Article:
Russian family of sculptors and designers. Vladimir (Avgustovich) Stenberg (b Moscow, 4 April 1899; d Moscow, 2 May 1982) and his brother Georgy (Avgustovich) Stenberg (b Moscow, 20 March 1900; d Moscow, 15 Oct 1933) were encouraged by their father, a painter, and worked closely together until Georgy’s death. They trained first at the Moscow School of Painting, Sculpture and Architecture, then continued their studies at the Free State Art Studios (Svomas) under Georgy Yakulov. They were founder-members of the Society of Young Artists (Obmokhu), which produced propaganda posters and urban decorations for revolutionary festivals. They contributed collaborative works to all four of the group’s exhibitions (1919, 1920, 1921, 1923); at the 1921 show they exhibited their three-dimensional constructions alongside Rodchenko’s hanging works. The Stenbergs joined the Institute of Artistic Culture (Inkhuk) in January 1920, becoming members of the First Working Group of Constructivists in 1921. In January 1922, together with Konstantin Medunetsky, they exhibited 31 works at the Kafe Poetov in Moscow and produced a declaration of Constructivist principles in the catalogue. Each work was entitled Construction of Spatial Structure and was envisaged as an experiment towards new types of utilitarian and architectural structures.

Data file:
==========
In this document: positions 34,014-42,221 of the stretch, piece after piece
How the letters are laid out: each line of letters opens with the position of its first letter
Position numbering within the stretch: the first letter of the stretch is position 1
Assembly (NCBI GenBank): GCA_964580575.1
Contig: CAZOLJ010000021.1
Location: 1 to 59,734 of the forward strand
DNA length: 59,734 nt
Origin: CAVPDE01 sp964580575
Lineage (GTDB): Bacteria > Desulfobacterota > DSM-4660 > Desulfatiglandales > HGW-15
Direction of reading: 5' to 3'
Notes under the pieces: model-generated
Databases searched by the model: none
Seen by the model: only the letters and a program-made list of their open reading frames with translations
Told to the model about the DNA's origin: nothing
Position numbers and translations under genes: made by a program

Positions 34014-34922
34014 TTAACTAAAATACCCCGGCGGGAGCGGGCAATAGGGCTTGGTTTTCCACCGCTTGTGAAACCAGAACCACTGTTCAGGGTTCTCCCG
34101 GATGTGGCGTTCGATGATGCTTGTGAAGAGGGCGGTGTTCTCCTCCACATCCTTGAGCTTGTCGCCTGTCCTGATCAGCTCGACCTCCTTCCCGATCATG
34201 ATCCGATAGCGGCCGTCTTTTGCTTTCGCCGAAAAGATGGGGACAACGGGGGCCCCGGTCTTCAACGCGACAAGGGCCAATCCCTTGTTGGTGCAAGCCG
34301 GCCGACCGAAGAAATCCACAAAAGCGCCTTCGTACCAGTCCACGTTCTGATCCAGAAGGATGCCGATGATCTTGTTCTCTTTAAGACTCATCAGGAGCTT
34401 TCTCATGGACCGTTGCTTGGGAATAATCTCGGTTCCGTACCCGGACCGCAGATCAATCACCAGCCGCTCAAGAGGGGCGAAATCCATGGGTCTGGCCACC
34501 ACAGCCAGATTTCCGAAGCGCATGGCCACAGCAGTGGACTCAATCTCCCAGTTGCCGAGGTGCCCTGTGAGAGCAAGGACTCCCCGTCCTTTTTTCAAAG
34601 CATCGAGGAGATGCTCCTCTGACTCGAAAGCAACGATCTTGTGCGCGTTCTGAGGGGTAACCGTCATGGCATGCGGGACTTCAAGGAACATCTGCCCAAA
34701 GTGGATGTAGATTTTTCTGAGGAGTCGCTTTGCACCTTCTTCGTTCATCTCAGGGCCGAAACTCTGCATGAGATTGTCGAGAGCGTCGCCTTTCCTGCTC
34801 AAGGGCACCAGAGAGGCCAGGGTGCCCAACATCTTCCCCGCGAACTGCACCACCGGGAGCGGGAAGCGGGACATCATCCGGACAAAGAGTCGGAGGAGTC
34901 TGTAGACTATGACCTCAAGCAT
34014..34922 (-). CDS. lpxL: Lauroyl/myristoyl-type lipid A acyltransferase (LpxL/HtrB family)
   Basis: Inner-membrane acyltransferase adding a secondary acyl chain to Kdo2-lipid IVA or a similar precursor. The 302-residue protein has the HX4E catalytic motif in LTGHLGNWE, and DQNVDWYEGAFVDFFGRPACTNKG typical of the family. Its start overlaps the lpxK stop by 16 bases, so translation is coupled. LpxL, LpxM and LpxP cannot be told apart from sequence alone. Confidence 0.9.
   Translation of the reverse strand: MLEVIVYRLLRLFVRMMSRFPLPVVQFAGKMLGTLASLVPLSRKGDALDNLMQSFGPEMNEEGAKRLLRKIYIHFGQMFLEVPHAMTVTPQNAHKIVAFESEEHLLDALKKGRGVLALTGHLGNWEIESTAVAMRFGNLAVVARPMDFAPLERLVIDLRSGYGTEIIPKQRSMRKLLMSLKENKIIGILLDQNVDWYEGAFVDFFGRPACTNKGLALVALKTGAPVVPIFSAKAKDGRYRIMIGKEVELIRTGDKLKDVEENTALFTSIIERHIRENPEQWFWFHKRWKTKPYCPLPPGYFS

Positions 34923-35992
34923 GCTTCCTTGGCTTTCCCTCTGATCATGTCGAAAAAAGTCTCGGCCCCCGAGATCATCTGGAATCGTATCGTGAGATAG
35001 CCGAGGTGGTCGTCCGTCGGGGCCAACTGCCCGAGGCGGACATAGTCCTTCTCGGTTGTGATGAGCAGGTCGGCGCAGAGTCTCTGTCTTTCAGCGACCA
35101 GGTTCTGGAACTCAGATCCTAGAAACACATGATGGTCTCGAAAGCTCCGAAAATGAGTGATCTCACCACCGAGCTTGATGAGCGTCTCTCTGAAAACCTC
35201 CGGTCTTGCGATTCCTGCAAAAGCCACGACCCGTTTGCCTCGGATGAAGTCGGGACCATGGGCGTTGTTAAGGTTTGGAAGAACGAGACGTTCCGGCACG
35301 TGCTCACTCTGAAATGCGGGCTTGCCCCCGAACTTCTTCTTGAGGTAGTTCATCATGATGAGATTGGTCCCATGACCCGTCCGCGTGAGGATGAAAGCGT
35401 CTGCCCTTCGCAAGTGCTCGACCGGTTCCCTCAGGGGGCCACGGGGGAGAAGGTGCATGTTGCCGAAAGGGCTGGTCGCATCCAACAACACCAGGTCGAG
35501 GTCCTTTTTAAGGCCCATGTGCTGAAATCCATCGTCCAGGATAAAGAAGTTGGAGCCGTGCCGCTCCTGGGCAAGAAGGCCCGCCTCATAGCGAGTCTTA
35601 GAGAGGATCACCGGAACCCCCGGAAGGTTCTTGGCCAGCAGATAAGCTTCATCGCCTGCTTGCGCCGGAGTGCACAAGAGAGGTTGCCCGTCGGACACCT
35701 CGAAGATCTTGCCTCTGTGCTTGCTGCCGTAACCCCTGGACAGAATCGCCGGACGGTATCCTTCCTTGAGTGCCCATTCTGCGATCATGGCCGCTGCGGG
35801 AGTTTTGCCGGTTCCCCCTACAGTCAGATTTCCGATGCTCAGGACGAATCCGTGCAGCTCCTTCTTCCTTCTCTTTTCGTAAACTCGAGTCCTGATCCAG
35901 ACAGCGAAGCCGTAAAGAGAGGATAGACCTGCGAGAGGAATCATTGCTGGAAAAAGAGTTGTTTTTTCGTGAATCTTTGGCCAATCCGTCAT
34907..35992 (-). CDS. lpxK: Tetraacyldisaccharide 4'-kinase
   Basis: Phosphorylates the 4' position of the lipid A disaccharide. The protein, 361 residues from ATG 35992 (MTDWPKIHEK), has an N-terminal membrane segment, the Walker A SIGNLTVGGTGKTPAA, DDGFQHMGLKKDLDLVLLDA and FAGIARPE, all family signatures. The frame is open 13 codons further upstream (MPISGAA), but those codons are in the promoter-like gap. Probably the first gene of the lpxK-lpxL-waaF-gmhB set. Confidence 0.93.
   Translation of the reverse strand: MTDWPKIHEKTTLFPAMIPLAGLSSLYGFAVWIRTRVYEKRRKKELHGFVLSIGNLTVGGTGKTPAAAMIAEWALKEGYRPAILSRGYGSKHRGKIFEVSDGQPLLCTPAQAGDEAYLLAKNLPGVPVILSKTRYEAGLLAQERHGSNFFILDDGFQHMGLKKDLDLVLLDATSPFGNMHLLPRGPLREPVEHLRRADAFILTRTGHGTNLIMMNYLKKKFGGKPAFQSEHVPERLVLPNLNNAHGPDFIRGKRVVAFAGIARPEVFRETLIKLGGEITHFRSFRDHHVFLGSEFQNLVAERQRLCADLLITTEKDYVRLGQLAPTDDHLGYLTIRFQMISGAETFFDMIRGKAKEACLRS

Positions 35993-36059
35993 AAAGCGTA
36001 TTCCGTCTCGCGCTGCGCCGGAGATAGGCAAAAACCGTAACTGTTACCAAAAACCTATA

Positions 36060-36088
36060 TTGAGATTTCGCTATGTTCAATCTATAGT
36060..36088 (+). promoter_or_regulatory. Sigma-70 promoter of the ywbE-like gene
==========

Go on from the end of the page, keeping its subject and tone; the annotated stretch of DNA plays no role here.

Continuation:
The Stenbergs started working in the theatre in 1915 and from 1922 designed sets and costumes for numerous productions at the Kamerny Theatre of Alexander Tairov (1885–1950), including Zholtaya kofta (‘The yellow blouse’) with Medunetsky. In 1923 they visited Paris with Tairov’s company, exhibiting their work there, and they worked on designs for pavilions at the All Russian Agricultural Exhibition in Moscow. During the 1920s the brothers produced a large quantity of film posters signed 2 stenberg 2 and worked extensively as graphic designers on such magazines as Stroitel’stvo Moskvy (‘The construction of Moscow’). From 1928 they were responsible for decorations in Red Square celebrating the anniversary of the Revolution. After Georgy’s death in 1933 Vladimir worked alone on these and other decorations for festivals and state ceremonies in Moscow. He executed a number of works with his sister Lidiya (Avgustovna) Stenberg (1903–62), and from 1945 to 1963 he worked with his son, Sten Stenberg.
From Grove Art Online
© 2009 Oxford University Press